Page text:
The entirely predictable media obsession with the tragedy of the Germanwings jetliner that crashed into the French Alps on March 25 is moving forward full force. The media, especially cable television, love airline disasters. Once German prosecutors revealed that Andreas Lubitz, the pilot at the controls of the Germanwings jetliner when it crashed, had a mental illness but had kept the diagnosis hidden from his employer, all media hell broke loose.
One of the key questions raised by the spectre of mental illness was whether the pilot’s doctors tried to establish Lubitz’s mental fitness to fly and if they were concerned should they have revealed their worries to his employer. Despite a whole lot of talking heads jawing on these points few had anything useful to say since almost none of the experts consulted seemed familiar with the accuracy of mental health screening, or with the nature of German requirements for health screenings for crews or mechanics, or with German privacy law. When the discussion shifted to what about America, things still stayed fuzzy.
Pilots being interviewed noted that the Federal Aviation Administration requires they receive a physical exam from a flight surgeon annually or every six months as they get older. What mechanics or flight attendants undergo was never mentioned. Mental health is supposed to be a part of the exam for pilots but it almost never is. Pilots and the doctors examining them know that any indication of mental illness including addiction or suicidal thinking would get reported right to the FAA and that would be the end of that pilot’s job so little probing gets done. Plus those doing the screening rarely have any training in mental health.Put aside the question of whether one crash, as horrible as it was, might have been prevented by tougher mental health screening of every commercial pilot in the world by trained medical experts. The fact is asking doctors and nurses about mandatory mental health screening and the duty to disclose results to third parties is rather ironic since doctors and nurses who hold lives in their hands every day do not undergo mandatory, regular mental health or drug testing. Thus they are even less likely than pilots to get the help they need to prevent suicide, burnout and depression. Patients are left at risk because their anesthesiologist may be addicted to pain killers, their nurse may have an alcohol problem, their surgeon may suffer from cocaine abuse or their radiologist from early memory loss due to a small stroke or early Alzheimer’s.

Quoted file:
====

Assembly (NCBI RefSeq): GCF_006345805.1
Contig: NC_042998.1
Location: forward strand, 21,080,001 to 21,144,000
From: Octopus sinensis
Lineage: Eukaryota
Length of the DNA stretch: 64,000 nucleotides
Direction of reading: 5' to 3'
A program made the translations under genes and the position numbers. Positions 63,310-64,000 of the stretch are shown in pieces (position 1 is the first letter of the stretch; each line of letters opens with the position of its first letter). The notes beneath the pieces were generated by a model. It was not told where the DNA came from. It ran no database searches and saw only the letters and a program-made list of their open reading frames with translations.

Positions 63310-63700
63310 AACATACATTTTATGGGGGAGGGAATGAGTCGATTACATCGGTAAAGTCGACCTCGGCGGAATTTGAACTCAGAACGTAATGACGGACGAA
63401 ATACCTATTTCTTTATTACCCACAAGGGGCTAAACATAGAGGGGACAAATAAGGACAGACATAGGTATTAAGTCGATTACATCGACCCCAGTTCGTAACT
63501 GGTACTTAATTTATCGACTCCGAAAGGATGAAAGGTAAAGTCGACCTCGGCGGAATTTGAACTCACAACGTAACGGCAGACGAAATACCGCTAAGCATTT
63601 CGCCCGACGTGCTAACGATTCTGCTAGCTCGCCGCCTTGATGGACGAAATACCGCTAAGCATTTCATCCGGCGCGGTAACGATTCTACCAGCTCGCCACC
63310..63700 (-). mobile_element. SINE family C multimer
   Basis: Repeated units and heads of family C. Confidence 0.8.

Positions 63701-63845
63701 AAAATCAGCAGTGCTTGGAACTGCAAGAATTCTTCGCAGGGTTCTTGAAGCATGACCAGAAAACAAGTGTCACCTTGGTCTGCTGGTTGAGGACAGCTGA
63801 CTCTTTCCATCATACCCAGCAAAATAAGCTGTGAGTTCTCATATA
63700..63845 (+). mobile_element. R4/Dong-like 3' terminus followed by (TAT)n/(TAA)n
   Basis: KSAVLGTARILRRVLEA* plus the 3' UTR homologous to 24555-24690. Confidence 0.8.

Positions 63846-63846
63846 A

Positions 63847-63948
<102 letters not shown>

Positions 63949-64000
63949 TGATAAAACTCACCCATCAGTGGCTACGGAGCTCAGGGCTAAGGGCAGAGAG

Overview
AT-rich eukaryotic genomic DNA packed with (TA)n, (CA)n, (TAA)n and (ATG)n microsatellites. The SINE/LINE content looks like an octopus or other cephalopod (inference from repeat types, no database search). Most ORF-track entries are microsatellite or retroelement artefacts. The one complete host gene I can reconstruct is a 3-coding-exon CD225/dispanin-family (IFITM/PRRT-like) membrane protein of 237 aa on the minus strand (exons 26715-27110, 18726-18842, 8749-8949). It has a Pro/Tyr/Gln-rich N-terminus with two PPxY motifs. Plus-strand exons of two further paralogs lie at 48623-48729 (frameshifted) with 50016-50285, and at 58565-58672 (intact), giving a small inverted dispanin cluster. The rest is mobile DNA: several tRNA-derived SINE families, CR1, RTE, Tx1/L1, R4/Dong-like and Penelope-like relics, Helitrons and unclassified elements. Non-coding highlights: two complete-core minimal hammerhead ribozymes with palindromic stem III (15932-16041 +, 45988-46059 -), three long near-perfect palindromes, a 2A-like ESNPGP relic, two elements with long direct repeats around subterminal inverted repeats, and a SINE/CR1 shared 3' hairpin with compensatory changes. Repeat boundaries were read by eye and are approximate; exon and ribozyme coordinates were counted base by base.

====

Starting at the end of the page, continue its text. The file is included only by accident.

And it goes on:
Asking a parade of medical experts about how extensive the testing is of pilots and whether they would report any concerns about mental health misses a bigger issue with more importance then a single plane crash. Safety is a huge issue in health care in America. Too many patients die in our hospitals and nursing homes or are harmed due to errors. What is at the root of those errors is hard to say since we don’t require regular mental health and drug testing, much less mandatory reporting to any third party of those involved in providing clinical care.
When you hold the lives of others in your hands safety has to be of primary concern. When a pilot crashes his own plane into a mountain we wonder whether that could have been prevented with better medical testing. But, better medical testing and reporting is something that medicine needs as well.
It is time to take a long, hard, broad look at which occupations need mandatory testing, for what, how often and with what consequences.
Art Caplan is a contributor to NBC News and periodic columnist for THCB.